Where two oceans meet
Exploring the southernmost tip of Africa
08 February 2021 | Tourism
In the age of discovery, compass needles ran riot at the tip of Africa. Portuguese seafarer Bartholomew Dias thus coined the name Cape Agulhas - the Cape of Needles.
Around 130 shipwrecks have been recorded around Cape Agulhas since 1673, making this coastline notorious as a “ship graveyard”. It was not until 1840 however, that at a public meeting in Cape Town the decision was taken to raise money for the construction of a lighthouse. Remarkably, funds for the effort to reduce the danger of sailing around the tip of Africa also came from cities in India and Indonesia as well as St. Helena.
The land-based lighthouse was completed nine years later. The tower is 30 meters high and sits on top of the lighthouse keeper's former apartment, which is quite spacious. Today it houses a restaurant, a souvenir shop and a small museum. Anybody is welcome to climb the 71 steps to the top of the lighthouse.
The history of shipping round the tip of Africa is documented at the Shipwreck Museum in Bredasdorp, 30 kilometres north of Agulhas. Objects salvaged from wrecked ships found their way into the households of the farming communities. Foreign ships and their surviving passengers and crews left their mark on the development of the Strandveld area.
Cape Agulhas, best known for its lighthouse, is off the trodden paths and not part of the typical tourist itinerary. Yet, situated around 220 kilometres southeast of Cape Town it is a great destination even for a day-trip. Better still, choose from the many accommodation options not only in Agulhas but also in Suiderstrand, Struisbaai or even Arniston for time to relax at a pristine stretch of beach or you may choose to explore Agulhas National Park.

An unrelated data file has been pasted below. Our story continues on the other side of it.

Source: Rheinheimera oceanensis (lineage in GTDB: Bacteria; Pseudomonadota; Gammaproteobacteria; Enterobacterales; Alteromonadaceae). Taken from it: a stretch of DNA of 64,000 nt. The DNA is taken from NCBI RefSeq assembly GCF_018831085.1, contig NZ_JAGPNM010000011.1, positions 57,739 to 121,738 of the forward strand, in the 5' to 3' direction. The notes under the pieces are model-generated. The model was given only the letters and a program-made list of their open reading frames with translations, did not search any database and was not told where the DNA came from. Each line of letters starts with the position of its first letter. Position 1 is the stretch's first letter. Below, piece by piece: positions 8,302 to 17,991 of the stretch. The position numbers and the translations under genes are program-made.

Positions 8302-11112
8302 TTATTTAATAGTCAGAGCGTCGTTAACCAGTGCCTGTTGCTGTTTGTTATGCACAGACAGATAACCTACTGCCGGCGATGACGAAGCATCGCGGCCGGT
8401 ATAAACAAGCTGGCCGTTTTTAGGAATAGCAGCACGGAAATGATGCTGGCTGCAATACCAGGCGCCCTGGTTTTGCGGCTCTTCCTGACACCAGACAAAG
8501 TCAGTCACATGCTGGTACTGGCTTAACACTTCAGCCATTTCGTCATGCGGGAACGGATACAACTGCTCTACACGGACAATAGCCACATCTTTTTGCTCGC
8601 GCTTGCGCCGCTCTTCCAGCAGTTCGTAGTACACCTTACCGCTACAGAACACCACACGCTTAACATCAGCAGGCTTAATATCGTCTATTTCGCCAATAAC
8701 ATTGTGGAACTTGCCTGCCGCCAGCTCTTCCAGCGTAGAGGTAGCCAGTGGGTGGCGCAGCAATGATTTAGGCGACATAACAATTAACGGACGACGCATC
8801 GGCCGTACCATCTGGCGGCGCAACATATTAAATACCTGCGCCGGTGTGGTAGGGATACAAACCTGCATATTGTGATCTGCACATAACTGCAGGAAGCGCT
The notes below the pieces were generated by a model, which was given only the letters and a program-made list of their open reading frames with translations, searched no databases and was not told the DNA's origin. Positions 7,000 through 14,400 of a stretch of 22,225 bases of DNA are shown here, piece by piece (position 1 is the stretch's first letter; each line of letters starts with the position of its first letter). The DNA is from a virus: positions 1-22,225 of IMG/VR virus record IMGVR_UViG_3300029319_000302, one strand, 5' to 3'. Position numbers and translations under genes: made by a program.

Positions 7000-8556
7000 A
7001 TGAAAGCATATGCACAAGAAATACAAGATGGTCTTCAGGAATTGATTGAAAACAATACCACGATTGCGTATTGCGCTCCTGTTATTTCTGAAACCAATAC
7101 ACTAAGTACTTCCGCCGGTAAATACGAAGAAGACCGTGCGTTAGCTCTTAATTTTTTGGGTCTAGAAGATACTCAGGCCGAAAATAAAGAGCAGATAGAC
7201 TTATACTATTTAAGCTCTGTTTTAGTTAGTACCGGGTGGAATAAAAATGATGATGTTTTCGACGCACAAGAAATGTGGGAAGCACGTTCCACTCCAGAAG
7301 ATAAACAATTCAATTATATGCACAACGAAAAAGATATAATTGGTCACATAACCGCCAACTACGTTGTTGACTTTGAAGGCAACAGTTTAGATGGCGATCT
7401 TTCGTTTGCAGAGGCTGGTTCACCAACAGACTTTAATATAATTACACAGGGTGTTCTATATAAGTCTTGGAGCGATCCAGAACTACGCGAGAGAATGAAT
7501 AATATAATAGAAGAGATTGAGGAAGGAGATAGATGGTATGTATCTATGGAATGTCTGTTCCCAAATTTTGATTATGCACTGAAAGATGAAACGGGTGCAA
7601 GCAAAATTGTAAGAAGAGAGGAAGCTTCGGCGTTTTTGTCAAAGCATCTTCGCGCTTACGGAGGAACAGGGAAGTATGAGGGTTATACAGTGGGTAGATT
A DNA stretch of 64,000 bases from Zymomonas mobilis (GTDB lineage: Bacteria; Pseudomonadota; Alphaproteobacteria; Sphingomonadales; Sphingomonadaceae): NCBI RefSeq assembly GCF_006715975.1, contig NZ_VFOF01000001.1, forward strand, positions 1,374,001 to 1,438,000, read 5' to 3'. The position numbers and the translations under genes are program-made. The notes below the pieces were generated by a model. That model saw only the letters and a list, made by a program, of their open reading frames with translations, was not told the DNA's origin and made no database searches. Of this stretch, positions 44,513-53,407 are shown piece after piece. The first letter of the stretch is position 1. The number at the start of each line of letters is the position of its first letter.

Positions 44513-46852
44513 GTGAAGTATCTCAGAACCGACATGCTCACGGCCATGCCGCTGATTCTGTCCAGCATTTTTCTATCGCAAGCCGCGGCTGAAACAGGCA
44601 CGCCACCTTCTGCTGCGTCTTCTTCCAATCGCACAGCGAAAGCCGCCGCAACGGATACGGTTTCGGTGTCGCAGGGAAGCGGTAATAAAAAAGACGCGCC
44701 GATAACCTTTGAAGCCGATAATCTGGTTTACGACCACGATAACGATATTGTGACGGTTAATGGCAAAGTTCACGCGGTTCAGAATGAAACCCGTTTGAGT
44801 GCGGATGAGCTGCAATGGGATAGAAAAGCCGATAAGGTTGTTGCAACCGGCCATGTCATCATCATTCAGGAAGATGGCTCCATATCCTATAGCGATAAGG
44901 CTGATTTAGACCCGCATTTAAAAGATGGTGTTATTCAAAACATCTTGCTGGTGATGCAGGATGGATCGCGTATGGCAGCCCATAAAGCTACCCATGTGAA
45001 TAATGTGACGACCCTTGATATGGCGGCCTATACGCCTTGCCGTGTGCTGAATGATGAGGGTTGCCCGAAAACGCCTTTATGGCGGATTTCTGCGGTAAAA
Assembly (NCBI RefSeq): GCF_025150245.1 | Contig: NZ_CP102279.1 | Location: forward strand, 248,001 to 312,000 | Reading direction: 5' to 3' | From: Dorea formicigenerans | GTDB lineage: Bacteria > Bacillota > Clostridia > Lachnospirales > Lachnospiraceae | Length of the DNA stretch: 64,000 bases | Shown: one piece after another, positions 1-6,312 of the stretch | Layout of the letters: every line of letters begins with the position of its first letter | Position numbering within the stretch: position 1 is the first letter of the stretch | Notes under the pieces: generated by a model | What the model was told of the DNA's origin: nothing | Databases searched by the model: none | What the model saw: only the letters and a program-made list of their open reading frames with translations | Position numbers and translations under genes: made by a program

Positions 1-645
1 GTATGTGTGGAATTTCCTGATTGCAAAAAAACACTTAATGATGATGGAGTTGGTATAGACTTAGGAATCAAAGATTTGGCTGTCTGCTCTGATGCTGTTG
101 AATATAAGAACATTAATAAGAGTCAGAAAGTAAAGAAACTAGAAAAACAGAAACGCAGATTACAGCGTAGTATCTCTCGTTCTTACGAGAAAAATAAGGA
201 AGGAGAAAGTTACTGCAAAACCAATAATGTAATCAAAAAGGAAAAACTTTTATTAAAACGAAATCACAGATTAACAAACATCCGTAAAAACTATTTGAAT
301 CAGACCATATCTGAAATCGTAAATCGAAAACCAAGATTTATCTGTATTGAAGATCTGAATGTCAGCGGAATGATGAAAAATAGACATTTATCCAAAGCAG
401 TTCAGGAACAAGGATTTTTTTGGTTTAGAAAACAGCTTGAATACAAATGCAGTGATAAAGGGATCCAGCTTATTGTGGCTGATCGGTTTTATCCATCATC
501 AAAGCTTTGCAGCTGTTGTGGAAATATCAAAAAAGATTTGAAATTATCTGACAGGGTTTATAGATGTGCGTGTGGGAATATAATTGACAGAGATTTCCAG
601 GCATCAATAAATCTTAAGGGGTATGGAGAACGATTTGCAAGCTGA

The Agulhas Plain forms part of the Cape Floral Kingdom, famous for its extraordinary floral diversity. Agulhas National Park is certainly not known as a habitat for mammals, but it boasts a wealth of birdlife, especially in the wetlands and at the salt pans.
A 5.5 kilometre circular hiking trail with numbered route markers starts at the Meisho Maru shipwreck. The first half of the walk follows the coastline - with fynbos, ancient fish traps and freshwater springs along the way - before it turns inland and leads up to a ridge with grand views of rock formations and the coastline.
In this spectacularly beautiful landscape the Japanese trawler Meisho Maru ran aground early one morning in November 1982. The crew was able to leave the sinking ship unharmed, but it later broke into pieces with only the bow remaining above water, turned by powerful waves to face seaward. The walk from the shipwreck to the lighthouse is roughly two kilometres long.
There is another, more challenging hiking trail of about 10.5 kilometres, which takes between four and five hours to complete. It is also a circular route, with a viewpoint on top of Sandberg. Two shorter routes are also available.
Some of the oldest human bones and artefacts have been found in the caves of the cliff along this coastline. The lack of shellfish in some layers at those sites has puzzled archaeologists for years. The cave-dwellers apparently hunted game animals that would be found further inland. The solution to the puzzle is fascinating: During most of the Pleistocene Epoch, which began about 2.6 million years ago, the caves were not located along the coastline. The most recent Ice Age occurred in the Pleistocene and glaciers covered vast parts of the Earth. Due to the low sea levels the continental shelf was exposed. The tip of Africa was probably some 250 km further south. And the now submerged land was a lush green world teeming with game.